My apologies for not posting the last few days. Let’s take a look at the biggest story we missed: the vote on personhood in Mississippi.
You’re probably aware that Mississippi’s personhood amendment (Initiative 26) did not pass, despite looking like it would pass by a wide margin just a few weeks ago. Various groups have attempted a post-mortem examination. The most common explanations are that the sham group “Mississippians for Healthy Families” flooded the airwaves with misinformation, and that some pro-life leaders vocally opposed the amendment on strategic grounds.
Those are undoubtedly correct reasons. I’d like to offer one more theory: a cousin of the Bradley effect.
The Bradley effect, as you may know, concerns race:
[S]ome voters will tell pollsters they are undecided or likely to vote for a black candidate, while on election day they vote for the white candidate. It was named after Los Angeles Mayor Tom Bradley, an African-American who lost the 1982 California governor’s race despite being ahead in voter polls going into the elections. The Bradley effect theorizes that the inaccurate polls were skewed by the phenomenon of social desirability bias. Specifically, some white voters give inaccurate polling responses for fear that, by stating their true preference, they will open themselves to criticism of racial motivation.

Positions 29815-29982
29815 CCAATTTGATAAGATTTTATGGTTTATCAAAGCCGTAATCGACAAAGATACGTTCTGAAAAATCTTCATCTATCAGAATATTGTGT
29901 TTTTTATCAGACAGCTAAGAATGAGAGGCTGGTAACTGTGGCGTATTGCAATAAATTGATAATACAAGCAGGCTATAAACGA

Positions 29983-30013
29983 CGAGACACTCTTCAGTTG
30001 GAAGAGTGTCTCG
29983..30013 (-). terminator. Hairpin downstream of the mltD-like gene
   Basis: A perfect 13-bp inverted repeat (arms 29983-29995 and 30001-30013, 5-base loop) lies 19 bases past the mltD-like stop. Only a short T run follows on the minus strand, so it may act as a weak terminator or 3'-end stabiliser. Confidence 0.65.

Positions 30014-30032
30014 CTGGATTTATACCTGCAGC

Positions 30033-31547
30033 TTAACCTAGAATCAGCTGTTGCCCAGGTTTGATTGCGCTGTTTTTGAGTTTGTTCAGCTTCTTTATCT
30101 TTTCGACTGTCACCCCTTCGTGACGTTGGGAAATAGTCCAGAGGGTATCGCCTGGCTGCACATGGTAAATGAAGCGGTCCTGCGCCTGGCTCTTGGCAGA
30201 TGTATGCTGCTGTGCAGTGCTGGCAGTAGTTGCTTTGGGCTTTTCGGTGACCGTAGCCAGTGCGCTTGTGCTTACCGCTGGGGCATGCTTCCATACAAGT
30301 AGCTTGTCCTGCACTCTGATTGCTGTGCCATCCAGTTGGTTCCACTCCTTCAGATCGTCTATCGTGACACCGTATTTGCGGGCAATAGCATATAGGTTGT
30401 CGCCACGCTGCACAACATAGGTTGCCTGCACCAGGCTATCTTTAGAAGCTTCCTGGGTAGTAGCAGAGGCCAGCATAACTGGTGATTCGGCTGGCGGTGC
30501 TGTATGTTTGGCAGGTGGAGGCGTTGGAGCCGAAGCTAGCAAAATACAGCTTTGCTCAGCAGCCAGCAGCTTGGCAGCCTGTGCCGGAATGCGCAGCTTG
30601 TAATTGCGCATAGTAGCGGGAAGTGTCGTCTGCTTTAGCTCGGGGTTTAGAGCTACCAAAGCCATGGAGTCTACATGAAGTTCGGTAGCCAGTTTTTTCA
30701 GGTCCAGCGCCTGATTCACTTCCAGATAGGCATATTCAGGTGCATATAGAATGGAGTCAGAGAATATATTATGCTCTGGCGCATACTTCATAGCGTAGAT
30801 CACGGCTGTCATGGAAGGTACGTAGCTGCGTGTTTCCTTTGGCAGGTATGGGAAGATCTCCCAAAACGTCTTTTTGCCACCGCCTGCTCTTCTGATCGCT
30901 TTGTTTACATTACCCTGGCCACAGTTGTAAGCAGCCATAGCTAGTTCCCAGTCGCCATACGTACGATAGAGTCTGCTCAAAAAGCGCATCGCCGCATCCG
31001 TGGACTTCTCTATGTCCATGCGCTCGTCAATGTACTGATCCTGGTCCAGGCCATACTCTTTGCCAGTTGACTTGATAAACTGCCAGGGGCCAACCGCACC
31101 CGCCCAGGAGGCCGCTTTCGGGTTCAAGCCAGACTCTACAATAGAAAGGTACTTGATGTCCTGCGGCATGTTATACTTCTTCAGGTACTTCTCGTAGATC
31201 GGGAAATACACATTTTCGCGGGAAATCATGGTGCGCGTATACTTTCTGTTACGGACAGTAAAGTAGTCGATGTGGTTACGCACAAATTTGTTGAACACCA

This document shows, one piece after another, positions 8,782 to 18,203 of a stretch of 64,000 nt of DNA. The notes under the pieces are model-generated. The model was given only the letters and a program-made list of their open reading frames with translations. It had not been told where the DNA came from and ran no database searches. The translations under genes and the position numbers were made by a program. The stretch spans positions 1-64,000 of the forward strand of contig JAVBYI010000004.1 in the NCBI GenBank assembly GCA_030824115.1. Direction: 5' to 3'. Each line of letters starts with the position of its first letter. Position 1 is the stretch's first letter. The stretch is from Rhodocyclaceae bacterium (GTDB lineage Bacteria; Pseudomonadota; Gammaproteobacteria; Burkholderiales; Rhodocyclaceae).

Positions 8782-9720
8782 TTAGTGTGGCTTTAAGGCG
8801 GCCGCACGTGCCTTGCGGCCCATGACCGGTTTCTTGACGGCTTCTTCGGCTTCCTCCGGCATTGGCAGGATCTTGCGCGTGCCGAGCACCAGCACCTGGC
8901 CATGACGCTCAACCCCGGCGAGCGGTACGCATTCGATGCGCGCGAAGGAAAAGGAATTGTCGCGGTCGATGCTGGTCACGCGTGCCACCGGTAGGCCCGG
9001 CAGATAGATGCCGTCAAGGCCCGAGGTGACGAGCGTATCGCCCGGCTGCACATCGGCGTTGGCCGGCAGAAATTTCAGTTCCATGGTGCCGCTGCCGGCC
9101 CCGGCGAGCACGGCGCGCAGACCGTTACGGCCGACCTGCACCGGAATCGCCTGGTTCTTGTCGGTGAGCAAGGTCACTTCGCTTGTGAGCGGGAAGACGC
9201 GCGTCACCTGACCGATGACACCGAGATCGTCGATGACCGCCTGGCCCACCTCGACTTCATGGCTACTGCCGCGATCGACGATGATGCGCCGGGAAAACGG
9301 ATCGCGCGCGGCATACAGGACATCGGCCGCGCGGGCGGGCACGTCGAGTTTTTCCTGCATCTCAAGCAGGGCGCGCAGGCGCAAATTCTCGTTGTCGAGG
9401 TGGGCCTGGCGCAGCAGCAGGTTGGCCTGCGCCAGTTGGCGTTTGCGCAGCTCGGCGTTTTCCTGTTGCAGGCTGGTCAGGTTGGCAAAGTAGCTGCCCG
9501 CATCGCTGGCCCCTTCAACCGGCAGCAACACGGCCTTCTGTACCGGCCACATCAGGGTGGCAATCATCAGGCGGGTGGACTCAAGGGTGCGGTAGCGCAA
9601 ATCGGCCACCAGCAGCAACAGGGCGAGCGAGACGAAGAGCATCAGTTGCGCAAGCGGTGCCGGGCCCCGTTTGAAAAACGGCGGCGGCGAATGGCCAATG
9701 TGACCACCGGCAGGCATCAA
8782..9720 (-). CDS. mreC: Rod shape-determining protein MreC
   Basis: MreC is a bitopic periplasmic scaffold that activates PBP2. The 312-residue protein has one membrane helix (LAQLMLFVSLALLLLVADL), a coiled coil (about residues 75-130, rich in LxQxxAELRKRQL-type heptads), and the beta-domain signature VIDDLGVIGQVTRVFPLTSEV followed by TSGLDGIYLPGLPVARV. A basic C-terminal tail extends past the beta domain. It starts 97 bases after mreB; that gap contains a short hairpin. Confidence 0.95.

Bias against unborn children is pervasive in our society. Some even feel outright hostile toward them; think of epithets like “parasite.” But as the pro-life movement gains in popularity, it is socially undesirable for voters to admit those feelings to pollsters. Instead, some may publically say that they support human rights for the preborn, then vote against those rights in the privacy of the voting booth.
Call it the 26 effect.